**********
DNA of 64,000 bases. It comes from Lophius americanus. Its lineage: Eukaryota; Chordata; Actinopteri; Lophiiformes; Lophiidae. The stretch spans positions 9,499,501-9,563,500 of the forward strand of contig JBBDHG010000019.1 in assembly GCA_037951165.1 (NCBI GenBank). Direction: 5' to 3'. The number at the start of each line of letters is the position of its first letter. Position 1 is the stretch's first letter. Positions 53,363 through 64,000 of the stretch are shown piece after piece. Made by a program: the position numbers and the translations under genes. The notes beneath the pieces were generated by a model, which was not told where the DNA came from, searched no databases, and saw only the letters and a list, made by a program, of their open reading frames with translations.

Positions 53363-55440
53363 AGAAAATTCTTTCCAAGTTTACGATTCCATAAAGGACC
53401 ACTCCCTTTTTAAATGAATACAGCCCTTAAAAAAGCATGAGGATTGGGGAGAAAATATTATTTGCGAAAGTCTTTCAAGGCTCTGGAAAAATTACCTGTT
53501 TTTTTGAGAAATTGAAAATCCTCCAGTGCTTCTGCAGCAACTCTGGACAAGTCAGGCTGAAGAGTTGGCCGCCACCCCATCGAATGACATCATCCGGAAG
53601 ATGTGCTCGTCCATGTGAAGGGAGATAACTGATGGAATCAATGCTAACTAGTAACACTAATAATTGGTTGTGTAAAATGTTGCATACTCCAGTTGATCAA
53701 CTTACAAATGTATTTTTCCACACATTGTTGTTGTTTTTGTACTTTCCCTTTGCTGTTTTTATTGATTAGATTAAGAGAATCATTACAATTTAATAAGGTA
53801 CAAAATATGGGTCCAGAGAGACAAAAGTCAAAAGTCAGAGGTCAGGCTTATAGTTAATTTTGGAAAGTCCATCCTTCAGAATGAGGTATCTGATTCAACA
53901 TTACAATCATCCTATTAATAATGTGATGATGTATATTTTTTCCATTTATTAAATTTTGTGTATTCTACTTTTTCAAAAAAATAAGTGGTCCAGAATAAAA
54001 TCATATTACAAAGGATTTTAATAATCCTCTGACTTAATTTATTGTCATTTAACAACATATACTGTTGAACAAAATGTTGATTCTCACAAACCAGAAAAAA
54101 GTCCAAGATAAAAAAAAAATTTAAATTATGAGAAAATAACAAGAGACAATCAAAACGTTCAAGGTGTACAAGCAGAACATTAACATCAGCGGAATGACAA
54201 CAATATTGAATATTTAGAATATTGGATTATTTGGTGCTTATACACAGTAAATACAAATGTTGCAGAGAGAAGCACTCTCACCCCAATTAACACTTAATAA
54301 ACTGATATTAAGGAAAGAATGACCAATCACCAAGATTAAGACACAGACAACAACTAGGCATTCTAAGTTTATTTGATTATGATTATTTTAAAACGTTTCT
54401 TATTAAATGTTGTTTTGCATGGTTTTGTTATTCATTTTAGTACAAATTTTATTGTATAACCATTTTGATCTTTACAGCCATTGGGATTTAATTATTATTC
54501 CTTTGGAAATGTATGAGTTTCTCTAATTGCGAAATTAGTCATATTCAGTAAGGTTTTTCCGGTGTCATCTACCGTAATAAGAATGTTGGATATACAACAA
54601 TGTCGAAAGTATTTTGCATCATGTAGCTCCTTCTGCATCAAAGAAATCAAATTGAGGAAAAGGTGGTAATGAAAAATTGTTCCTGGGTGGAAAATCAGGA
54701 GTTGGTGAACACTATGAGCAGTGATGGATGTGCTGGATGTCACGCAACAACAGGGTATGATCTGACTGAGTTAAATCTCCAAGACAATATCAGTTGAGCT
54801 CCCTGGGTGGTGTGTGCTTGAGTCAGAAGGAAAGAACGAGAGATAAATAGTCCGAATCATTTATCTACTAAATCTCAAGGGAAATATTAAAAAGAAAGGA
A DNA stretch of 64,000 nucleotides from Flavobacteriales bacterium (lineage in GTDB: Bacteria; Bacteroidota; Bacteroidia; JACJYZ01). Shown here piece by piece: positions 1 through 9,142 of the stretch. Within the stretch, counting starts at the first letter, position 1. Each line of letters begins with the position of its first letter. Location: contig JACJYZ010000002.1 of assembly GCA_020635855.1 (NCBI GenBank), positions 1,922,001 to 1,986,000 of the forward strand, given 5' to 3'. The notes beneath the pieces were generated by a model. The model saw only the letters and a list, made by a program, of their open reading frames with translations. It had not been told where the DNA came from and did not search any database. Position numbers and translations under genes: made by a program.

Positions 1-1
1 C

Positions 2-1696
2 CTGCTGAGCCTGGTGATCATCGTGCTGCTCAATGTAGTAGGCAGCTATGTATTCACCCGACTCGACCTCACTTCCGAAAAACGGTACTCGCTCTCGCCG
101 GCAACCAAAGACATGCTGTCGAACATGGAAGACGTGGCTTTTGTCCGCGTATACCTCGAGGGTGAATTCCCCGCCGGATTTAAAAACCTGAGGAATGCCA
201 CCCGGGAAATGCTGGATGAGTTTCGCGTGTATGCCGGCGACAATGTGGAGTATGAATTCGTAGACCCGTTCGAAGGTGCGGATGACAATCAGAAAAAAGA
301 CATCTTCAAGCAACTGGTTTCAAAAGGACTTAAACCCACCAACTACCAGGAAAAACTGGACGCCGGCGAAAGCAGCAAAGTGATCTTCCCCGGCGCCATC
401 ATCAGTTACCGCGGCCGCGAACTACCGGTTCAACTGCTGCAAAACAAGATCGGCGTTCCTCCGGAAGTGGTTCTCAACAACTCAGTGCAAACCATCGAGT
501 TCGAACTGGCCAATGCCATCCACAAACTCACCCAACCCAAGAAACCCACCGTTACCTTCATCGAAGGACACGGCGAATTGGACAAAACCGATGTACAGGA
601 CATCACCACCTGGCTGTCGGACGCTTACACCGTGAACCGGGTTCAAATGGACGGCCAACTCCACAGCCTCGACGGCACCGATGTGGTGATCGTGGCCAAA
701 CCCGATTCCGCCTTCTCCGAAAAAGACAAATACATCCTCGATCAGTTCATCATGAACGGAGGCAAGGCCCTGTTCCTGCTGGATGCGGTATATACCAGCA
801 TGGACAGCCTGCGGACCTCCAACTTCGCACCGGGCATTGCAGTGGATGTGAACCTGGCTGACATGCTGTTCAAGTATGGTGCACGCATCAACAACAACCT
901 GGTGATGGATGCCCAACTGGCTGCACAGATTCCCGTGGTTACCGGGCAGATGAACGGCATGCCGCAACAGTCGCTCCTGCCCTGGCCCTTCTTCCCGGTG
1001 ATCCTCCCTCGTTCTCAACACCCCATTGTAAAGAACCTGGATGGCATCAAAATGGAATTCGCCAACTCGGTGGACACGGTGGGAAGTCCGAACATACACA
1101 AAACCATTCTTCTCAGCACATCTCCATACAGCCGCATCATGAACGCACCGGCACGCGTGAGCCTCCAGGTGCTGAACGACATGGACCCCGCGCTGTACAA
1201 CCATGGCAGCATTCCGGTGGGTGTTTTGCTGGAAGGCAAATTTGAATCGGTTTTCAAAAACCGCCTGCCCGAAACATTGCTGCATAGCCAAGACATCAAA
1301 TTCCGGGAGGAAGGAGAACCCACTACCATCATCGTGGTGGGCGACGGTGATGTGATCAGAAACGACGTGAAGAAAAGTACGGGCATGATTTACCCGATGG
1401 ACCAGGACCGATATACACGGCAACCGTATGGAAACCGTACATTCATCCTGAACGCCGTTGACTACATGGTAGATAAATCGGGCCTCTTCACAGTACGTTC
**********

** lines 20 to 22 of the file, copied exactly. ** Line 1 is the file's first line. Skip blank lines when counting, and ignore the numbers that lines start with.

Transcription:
Positions 1-1
1 C

Positions 2-1696